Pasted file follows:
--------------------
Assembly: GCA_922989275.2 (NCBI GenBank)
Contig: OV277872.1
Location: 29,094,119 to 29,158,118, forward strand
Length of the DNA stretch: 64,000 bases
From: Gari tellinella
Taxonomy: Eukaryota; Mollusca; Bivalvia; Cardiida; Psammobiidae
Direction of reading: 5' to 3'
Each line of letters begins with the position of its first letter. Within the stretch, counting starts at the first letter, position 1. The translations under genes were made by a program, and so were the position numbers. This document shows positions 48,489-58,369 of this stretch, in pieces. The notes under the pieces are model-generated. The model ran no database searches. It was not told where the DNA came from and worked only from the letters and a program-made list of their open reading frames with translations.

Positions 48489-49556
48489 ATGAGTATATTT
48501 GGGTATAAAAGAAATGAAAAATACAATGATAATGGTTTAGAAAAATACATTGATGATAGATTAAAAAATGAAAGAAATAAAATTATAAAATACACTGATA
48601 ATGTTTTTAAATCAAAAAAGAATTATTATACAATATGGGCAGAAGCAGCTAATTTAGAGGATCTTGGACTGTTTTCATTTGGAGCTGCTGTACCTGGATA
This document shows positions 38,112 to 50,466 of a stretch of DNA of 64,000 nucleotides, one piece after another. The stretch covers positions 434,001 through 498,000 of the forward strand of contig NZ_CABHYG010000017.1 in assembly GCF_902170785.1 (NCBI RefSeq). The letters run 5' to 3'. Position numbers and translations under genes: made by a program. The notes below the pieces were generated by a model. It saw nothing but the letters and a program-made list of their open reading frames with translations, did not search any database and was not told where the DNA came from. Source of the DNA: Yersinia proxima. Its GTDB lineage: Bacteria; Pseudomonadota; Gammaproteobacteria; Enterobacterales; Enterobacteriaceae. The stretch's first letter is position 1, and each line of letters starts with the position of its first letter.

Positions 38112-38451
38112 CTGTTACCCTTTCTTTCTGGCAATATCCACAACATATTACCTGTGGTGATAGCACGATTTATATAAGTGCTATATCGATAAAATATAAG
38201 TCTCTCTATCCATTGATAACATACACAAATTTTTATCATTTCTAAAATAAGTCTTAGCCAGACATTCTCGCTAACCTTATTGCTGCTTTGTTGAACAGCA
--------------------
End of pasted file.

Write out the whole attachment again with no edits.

Assembly: GCA_922989275.2 (NCBI GenBank)
Contig: OV277872.1
Location: 29,094,119 to 29,158,118, forward strand
Length of the DNA stretch: 64,000 bases
From: Gari tellinella
Taxonomy: Eukaryota; Mollusca; Bivalvia; Cardiida; Psammobiidae
Direction of reading: 5' to 3'
Each line of letters begins with the position of its first letter. Within the stretch, counting starts at the first letter, position 1. The translations under genes were made by a program, and so were the position numbers. This document shows positions 48,489-58,369 of this stretch, in pieces. The notes under the pieces are model-generated. The model ran no database searches. It was not told where the DNA came from and worked only from the letters and a program-made list of their open reading frames with translations.

Positions 48489-49556
48489 ATGAGTATATTT
48501 GGGTATAAAAGAAATGAAAAATACAATGATAATGGTTTAGAAAAATACATTGATGATAGATTAAAAAATGAAAGAAATAAAATTATAAAATACACTGATA
48601 ATGTTTTTAAATCAAAAAAGAATTATTATACAATATGGGCAGAAGCAGCTAATTTAGAGGATCTTGGACTGTTTTCATTTGGAGCTGCTGTACCTGGATA
This document shows positions 38,112 to 50,466 of a stretch of DNA of 64,000 nucleotides, one piece after another. The stretch covers positions 434,001 through 498,000 of the forward strand of contig NZ_CABHYG010000017.1 in assembly GCF_902170785.1 (NCBI RefSeq). The letters run 5' to 3'. Position numbers and translations under genes: made by a program. The notes below the pieces were generated by a model. It saw nothing but the letters and a program-made list of their open reading frames with translations, did not search any database and was not told where the DNA came from. Source of the DNA: Yersinia proxima. Its GTDB lineage: Bacteria; Pseudomonadota; Gammaproteobacteria; Enterobacterales; Enterobacteriaceae. The stretch's first letter is position 1, and each line of letters starts with the position of its first letter.

Positions 38112-38451
38112 CTGTTACCCTTTCTTTCTGGCAATATCCACAACATATTACCTGTGGTGATAGCACGATTTATATAAGTGCTATATCGATAAAATATAAG
38201 TCTCTCTATCCATTGATAACATACACAAATTTTTATCATTTCTAAAATAAGTCTTAGCCAGACATTCTCGCTAACCTTATTGCTGCTTTGTTGAACAGCA